Answer - People starting out in this company start as an order entry clerk, physically taking the orders from the customer and salespeople and putting them into the computer. Then they could expect to work their way up to a customer service representative, where they would be dealing with some customers and salespeople but not with the top sales managers or the key accounts. They would be dealing with some of the smaller accounts. That path takes them to the key account representative, who deals with the key accounts and the district sales managers. From that point, there are actually a couple of paths they can take. One is to the order entry supervisor or to the customer service supervisor. So there are really two areas-order entry and customer service-and both report to the customer service manager. Starting from order entry clerk up to customer service supervisor or order entry supervisor takes three to five years.
Question - What are some of your responsibilities?
Answer - Right now, for example, we're being pressed for shipments, to get dollars out the door. It's the "order, order, who has the order?" game. There are so many millions of dollars in the system, and the people at the top are asking, "Who's got them? Where are they?" It's my job to find them, to track them down, and to make sure they keep moving. Once they leave customer service, they go to physical distribution and then to the warehouses. Once they leave here, I start pushing the physical distribution coordinator to get the stuff shipped. Even though it's out of my hands, it's still my responsibility in the end to make sure shipments take place on time.
In new product situations, I have to assign somebody to find out from our marketing and accounting departments about the quantities and what the prices should be. Once that is offered to our salespeople, we start tracking all the incoming orders and so forth. We must keep the open order files as current as possible, cleaning up dead orders, orders that have gone astray, orders that have been printed in error, orders that show being printed but have never been printed. I have to keep everything up to snuff.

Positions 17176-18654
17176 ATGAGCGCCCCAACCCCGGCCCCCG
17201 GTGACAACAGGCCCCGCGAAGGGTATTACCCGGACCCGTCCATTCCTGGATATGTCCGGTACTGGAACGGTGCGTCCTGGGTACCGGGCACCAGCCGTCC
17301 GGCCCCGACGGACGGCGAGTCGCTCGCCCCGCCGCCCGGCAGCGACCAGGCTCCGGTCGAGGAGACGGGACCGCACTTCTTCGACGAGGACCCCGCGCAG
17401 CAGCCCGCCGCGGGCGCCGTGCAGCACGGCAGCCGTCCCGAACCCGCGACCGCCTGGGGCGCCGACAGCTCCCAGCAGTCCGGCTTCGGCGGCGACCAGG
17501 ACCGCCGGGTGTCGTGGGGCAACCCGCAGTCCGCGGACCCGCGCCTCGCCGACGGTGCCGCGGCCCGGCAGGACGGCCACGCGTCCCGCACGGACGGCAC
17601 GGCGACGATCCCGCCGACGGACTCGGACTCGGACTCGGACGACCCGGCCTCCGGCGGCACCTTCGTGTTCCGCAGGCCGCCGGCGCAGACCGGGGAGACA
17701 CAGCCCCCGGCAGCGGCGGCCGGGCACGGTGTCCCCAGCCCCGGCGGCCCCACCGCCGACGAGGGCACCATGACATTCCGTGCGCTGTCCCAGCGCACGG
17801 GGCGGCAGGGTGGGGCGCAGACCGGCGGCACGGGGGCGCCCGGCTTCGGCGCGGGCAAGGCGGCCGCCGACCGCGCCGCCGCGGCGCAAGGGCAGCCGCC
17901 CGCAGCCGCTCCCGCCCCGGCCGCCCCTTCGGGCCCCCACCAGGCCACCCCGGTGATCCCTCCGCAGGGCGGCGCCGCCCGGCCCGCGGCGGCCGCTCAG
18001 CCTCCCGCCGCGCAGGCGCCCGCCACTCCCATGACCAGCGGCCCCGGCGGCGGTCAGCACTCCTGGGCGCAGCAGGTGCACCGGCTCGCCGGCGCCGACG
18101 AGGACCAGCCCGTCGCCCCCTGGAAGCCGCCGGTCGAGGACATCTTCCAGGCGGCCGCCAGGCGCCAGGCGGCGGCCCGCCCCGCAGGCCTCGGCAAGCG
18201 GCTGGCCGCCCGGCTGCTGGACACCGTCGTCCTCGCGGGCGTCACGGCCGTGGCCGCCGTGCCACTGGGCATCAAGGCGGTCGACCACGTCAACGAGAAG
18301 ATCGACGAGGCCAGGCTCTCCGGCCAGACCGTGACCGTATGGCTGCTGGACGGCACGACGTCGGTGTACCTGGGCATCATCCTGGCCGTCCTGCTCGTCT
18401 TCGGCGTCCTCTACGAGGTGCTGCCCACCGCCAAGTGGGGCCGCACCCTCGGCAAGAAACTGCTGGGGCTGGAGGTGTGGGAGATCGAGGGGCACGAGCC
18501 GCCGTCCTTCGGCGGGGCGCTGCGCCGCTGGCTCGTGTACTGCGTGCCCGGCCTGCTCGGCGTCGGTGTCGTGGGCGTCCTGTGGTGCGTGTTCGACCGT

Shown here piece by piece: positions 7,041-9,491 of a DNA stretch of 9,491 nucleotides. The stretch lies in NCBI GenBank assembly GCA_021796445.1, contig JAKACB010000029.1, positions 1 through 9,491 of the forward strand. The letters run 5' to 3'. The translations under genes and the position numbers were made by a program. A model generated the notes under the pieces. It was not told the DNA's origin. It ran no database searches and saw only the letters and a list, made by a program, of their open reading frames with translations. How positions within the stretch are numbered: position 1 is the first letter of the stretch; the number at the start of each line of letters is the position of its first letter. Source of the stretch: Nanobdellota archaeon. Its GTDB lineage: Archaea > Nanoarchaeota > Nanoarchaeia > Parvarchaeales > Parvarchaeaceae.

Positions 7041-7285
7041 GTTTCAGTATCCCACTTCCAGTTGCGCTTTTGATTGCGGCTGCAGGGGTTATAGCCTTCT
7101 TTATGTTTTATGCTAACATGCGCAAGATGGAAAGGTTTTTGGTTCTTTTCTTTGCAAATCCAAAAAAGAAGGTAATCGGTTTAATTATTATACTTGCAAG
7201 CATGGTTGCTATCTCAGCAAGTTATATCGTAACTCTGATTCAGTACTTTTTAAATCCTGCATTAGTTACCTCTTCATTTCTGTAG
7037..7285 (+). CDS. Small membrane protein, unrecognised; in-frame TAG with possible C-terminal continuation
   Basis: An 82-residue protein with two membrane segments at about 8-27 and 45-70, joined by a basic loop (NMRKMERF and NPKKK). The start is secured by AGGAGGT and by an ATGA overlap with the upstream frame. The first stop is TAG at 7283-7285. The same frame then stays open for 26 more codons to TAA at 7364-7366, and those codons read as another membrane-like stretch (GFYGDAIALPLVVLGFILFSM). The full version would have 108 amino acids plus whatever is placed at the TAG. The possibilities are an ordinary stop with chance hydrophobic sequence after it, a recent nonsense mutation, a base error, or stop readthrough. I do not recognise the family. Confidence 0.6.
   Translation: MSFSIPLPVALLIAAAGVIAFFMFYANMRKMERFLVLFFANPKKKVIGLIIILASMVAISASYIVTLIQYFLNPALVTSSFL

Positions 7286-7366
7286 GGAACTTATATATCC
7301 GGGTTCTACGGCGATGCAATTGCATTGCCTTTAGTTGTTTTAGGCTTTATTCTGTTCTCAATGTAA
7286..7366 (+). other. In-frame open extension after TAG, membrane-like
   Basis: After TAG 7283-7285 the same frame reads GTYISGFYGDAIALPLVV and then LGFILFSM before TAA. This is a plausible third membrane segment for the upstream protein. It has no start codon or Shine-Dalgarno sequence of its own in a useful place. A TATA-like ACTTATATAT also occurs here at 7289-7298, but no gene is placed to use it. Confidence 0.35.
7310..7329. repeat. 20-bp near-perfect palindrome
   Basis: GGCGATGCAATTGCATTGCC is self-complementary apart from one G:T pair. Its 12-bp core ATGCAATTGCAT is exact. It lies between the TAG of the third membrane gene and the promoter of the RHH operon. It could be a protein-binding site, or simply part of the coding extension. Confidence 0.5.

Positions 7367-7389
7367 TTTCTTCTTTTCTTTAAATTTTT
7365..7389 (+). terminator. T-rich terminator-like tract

I supervise customer service operations other than order entry. I'm the liaison between customers and salespeople, and I coordinate in-house departments, such as inventory control, marketing, and sales, with the outside world. I observe the movement of shipping orders, allocation of critical product, and distribution of new product.
Everything feeds through this department right here. We also coordinate closeouts, products that are out of line that were in our line last year, and the method of disposal, which is through different channels of distribution.
If a salesperson has a problem, a delivery schedule or something not running smoothly, they either go through the people who work for me or come directly to me. The same thing is true with customers. If they are not satisfied with the answers that they are getting from the people who work for me, they come directly to me. I deal with customers and salespeople on an exception basis.
I have to make sure programs are administered properly and to make sure that one customer doesn't get too much product and another one gets nothing. Being in the type of business that we are in, it's kind of a touchy situation. If one store has all products on the shelf and the one next door has none, the second store's manager takes a walk over and looks at the item that was ordered and never received. There's obviously a problem.